When the Big Ten announced Wednesday it will begin the college football season on October 24, the Pac-12 scheduled a meeting for Friday where a vote was largely expected to take place.
But then Friday morning, Pac-12 commissioner Larry Scott said he "wasn't expecting a vote today." Following the meeting, the Pac-12 released a statement announcing they "plan to reconvene this coming Thursday, September 24 to make a decision regarding possible return prior to January 1st."
What's the hold up? Well, coaches and athletic directors across the conference cannot agree on the start date with many wanting to begin on October 31, rather than the expected November 7 date, per Jon Wilner of the Mercury News.
Breaking: Deep frustration in #Pac12 over delay & management of return. Many schools want to play 10/31, hoped to announce this morning. (Conference about to have its Big Ten chaos moment.)— Jon Wilner (@wilnerhotline) September 19, 2020
My question: Why not allow noncon games on the 31st if opponent tested daily?
According to Wilner, schools such as Arizona have been able to workout frequently and could be ready to play by Halloween while other schools such as UCLA and Oregon haven't been able to workout. UCLA desires an eight-week ramp up time while other schools say their programs can get it done in four weeks.
All offseason, Pac-12 coaches such as Oregon State's Jonathan Smith have said they would need six weeks of full-contact practices before playing a competitive football game.
When the Pac-12 season was suspended, Oregon permitted its players to go home. Since then, Oregon has told its players to report to campus on September 20 with training beginning a week later. If that's the case, and the six-week training period is implemented, then the Pac-12 college football season could begin as soon as November 7, speculatively speaking, two months ahead of the tentatively scheduled January 1, 2021 timeline.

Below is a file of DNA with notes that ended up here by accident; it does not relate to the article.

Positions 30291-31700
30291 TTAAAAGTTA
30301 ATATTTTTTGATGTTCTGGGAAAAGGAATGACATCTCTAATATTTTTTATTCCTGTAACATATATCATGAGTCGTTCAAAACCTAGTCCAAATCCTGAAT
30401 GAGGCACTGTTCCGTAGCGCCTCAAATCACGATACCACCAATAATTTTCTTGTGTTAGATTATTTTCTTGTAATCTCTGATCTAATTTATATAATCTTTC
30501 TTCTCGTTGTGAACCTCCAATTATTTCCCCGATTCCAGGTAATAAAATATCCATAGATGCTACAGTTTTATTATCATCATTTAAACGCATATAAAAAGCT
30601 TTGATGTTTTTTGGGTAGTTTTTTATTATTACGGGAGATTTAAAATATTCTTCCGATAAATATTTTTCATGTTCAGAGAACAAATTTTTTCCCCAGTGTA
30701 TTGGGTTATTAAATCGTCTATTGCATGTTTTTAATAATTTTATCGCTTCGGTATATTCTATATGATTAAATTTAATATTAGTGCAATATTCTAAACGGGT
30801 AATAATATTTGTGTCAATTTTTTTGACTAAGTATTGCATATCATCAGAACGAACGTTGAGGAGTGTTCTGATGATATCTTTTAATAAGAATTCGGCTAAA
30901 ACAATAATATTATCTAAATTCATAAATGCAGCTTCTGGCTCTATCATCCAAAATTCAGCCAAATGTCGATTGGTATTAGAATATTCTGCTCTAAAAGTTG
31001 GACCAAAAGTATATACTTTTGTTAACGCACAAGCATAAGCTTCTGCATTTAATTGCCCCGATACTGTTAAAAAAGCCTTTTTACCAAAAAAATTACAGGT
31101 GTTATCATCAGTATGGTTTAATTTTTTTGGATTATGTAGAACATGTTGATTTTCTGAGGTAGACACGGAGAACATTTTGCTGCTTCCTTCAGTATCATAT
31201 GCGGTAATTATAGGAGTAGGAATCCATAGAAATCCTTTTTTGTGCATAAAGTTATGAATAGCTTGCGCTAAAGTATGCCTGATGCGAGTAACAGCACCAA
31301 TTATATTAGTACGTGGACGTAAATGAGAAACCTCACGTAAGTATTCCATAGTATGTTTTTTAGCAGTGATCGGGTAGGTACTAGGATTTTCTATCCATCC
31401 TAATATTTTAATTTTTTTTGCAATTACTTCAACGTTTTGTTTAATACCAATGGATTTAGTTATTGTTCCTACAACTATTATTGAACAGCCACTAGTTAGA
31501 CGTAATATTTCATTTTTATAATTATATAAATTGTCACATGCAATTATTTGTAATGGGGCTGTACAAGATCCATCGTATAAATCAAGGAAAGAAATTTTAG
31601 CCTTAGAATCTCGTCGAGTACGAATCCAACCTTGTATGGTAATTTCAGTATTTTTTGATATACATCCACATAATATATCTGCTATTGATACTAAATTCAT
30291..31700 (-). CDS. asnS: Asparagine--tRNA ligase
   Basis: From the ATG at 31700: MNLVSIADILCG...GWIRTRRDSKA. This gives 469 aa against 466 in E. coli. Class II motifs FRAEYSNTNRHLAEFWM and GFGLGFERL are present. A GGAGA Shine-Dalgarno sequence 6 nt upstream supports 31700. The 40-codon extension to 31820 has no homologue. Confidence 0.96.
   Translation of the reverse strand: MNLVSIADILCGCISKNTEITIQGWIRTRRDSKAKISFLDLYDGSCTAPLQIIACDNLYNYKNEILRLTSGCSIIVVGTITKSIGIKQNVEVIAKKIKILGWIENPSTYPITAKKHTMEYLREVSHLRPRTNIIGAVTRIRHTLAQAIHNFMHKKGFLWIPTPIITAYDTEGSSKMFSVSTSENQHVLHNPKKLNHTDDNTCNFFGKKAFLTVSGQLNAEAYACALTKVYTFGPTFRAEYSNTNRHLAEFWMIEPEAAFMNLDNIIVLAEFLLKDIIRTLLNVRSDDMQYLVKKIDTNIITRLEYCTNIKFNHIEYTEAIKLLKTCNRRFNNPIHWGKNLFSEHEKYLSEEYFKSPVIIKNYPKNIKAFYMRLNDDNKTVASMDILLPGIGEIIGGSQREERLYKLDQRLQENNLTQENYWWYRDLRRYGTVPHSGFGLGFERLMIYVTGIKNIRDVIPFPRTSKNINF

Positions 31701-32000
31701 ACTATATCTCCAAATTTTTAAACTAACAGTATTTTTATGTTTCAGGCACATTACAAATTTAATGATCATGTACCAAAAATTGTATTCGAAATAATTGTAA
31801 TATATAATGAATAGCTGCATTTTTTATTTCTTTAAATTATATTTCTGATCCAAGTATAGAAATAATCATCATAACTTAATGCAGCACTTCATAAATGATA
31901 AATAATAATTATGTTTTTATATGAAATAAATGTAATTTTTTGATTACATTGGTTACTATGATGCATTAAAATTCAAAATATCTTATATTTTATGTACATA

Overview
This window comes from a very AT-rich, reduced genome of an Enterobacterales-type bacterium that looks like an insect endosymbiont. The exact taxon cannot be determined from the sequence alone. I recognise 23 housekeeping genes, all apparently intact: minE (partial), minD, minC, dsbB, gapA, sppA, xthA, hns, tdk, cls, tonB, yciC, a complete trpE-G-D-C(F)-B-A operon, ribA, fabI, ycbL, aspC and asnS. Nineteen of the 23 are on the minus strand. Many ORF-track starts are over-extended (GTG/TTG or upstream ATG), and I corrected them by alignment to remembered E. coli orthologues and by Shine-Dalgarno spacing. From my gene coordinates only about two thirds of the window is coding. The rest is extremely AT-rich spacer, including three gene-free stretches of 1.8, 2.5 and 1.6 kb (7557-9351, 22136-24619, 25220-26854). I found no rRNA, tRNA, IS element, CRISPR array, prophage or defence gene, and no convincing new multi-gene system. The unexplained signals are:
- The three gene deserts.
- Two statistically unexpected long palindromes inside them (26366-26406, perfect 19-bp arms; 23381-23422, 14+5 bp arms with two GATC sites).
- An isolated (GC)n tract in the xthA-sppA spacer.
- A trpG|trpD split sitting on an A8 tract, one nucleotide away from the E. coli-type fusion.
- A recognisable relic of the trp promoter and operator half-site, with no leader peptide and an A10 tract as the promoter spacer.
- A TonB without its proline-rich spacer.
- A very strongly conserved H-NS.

But, many Pac-12 schools want to ignore the six-week ramp up time for all schools and begin games on Halloween.
A happy medium could be having schools that can play by October 31 be allowed to schedule a non-conference game leading into Pac-12 play while other schools continue to prepare for the season. Due to the coronavirus pandemic, the 2020 college football season will be seen with a large asterisk regardless so who cares if some Pac-12 teams play more than others.
Then, if being eligible for the College Football Playoff remains a top priority and conference play starts on November 7, each school can play six regular-season games: five games inside its division and one game outside of it. Then a conference championship game can be held between the division winners on December 19, a day before the committee selects the four teams for the playoff.
Could a 7-0 Pac-12 team make the playoff? Who knows. Especially since they will have played less games than every other Power 5 conference champion but Larry Scott has said that he will prioritize allowing the conference to contend for a playoff berth.
"The best-case scenario is six weeks of practice training camp and start in the end of October, early November," Scott told ESPN Wednesday evening. "But that is still subject to county approvals which we don’t have yet. So that is the best case. And we’re going to do everything possible to play this fall if we can. Play a Pac-12 Championship Game and have teams compete for a College Football Playoff if it is possible."